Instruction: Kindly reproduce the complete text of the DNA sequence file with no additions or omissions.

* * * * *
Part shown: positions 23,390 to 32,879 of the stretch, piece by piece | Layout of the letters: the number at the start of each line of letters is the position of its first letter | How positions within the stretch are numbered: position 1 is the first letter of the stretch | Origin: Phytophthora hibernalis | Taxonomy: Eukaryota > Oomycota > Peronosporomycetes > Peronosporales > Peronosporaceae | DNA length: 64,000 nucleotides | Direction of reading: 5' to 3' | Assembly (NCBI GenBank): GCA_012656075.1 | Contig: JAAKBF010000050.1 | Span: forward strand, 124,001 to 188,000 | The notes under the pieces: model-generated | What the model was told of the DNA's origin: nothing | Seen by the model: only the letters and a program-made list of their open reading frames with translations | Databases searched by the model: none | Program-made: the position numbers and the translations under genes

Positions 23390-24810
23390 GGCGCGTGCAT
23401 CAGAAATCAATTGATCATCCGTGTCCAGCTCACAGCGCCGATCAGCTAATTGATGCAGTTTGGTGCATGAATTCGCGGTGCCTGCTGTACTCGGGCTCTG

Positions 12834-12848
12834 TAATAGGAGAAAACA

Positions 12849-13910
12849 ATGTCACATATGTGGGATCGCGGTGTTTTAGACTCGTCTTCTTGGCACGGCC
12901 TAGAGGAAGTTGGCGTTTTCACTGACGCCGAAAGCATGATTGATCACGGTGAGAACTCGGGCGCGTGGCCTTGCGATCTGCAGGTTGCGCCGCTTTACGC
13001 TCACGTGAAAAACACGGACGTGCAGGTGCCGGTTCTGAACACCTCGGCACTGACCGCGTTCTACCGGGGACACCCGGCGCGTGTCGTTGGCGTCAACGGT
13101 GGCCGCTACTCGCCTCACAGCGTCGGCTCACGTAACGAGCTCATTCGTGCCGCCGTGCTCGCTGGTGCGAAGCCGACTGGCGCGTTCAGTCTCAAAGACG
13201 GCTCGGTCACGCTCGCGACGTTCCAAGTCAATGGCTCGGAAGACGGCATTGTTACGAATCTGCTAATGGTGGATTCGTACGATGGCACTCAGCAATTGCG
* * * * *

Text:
Part shown: positions 23,390 to 32,879 of the stretch, piece by piece | Layout of the letters: the number at the start of each line of letters is the position of its first letter | How positions within the stretch are numbered: position 1 is the first letter of the stretch | Origin: Phytophthora hibernalis | Taxonomy: Eukaryota > Oomycota > Peronosporomycetes > Peronosporales > Peronosporaceae | DNA length: 64,000 nucleotides | Direction of reading: 5' to 3' | Assembly (NCBI GenBank): GCA_012656075.1 | Contig: JAAKBF010000050.1 | Span: forward strand, 124,001 to 188,000 | The notes under the pieces: model-generated | What the model was told of the DNA's origin: nothing | Seen by the model: only the letters and a program-made list of their open reading frames with translations | Databases searched by the model: none | Program-made: the position numbers and the translations under genes

Positions 23390-24810
23390 GGCGCGTGCAT
23401 CAGAAATCAATTGATCATCCGTGTCCAGCTCACAGCGCCGATCAGCTAATTGATGCAGTTTGGTGCATGAATTCGCGGTGCCTGCTGTACTCGGGCTCTG

Positions 12834-12848
12834 TAATAGGAGAAAACA

Positions 12849-13910
12849 ATGTCACATATGTGGGATCGCGGTGTTTTAGACTCGTCTTCTTGGCACGGCC
12901 TAGAGGAAGTTGGCGTTTTCACTGACGCCGAAAGCATGATTGATCACGGTGAGAACTCGGGCGCGTGGCCTTGCGATCTGCAGGTTGCGCCGCTTTACGC
13001 TCACGTGAAAAACACGGACGTGCAGGTGCCGGTTCTGAACACCTCGGCACTGACCGCGTTCTACCGGGGACACCCGGCGCGTGTCGTTGGCGTCAACGGT
13101 GGCCGCTACTCGCCTCACAGCGTCGGCTCACGTAACGAGCTCATTCGTGCCGCCGTGCTCGCTGGTGCGAAGCCGACTGGCGCGTTCAGTCTCAAAGACG
13201 GCTCGGTCACGCTCGCGACGTTCCAAGTCAATGGCTCGGAAGACGGCATTGTTACGAATCTGCTAATGGTGGATTCGTACGATGGCACTCAGCAATTGCG